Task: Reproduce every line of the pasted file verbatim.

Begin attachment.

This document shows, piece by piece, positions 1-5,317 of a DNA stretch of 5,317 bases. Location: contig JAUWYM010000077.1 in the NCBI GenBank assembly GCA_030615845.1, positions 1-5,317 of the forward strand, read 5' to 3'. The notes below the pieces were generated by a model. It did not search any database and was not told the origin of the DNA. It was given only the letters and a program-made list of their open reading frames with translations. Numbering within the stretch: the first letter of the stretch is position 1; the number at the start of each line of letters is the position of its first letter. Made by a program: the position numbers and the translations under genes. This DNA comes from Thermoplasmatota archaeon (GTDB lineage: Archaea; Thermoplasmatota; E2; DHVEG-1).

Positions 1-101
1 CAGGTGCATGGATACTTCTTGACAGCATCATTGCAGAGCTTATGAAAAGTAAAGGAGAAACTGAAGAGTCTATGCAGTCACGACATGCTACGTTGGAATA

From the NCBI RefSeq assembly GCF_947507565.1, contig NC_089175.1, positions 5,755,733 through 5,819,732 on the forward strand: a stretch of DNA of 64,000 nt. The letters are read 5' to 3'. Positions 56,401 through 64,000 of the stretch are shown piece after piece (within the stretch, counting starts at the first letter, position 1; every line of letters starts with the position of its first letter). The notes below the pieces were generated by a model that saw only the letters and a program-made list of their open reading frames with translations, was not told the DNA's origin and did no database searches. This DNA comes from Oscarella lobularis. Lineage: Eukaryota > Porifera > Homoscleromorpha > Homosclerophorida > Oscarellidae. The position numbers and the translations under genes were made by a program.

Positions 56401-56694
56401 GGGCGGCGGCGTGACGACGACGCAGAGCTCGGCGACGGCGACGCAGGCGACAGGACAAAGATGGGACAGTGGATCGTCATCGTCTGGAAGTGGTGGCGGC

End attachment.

This document shows, piece by piece, positions 1-5,317 of a DNA stretch of 5,317 bases. Location: contig JAUWYM010000077.1 in the NCBI GenBank assembly GCA_030615845.1, positions 1-5,317 of the forward strand, read 5' to 3'. The notes below the pieces were generated by a model. It did not search any database and was not told the origin of the DNA. It was given only the letters and a program-made list of their open reading frames with translations. Numbering within the stretch: the first letter of the stretch is position 1; the number at the start of each line of letters is the position of its first letter. Made by a program: the position numbers and the translations under genes. This DNA comes from Thermoplasmatota archaeon (GTDB lineage: Archaea; Thermoplasmatota; E2; DHVEG-1).

Positions 1-101
1 CAGGTGCATGGATACTTCTTGACAGCATCATTGCAGAGCTTATGAAAAGTAAAGGAGAAACTGAAGAGTCTATGCAGTCACGACATGCTACGTTGGAATA

From the NCBI RefSeq assembly GCF_947507565.1, contig NC_089175.1, positions 5,755,733 through 5,819,732 on the forward strand: a stretch of DNA of 64,000 nt. The letters are read 5' to 3'. Positions 56,401 through 64,000 of the stretch are shown piece after piece (within the stretch, counting starts at the first letter, position 1; every line of letters starts with the position of its first letter). The notes below the pieces were generated by a model that saw only the letters and a program-made list of their open reading frames with translations, was not told the DNA's origin and did no database searches. This DNA comes from Oscarella lobularis. Lineage: Eukaryota > Porifera > Homoscleromorpha > Homosclerophorida > Oscarellidae. The position numbers and the translations under genes were made by a program.

Positions 56401-56694
56401 GGGCGGCGGCGTGACGACGACGCAGAGCTCGGCGACGGCGACGCAGGCGACAGGACAAAGATGGGACAGTGGATCGTCATCGTCTGGAAGTGGTGGCGGC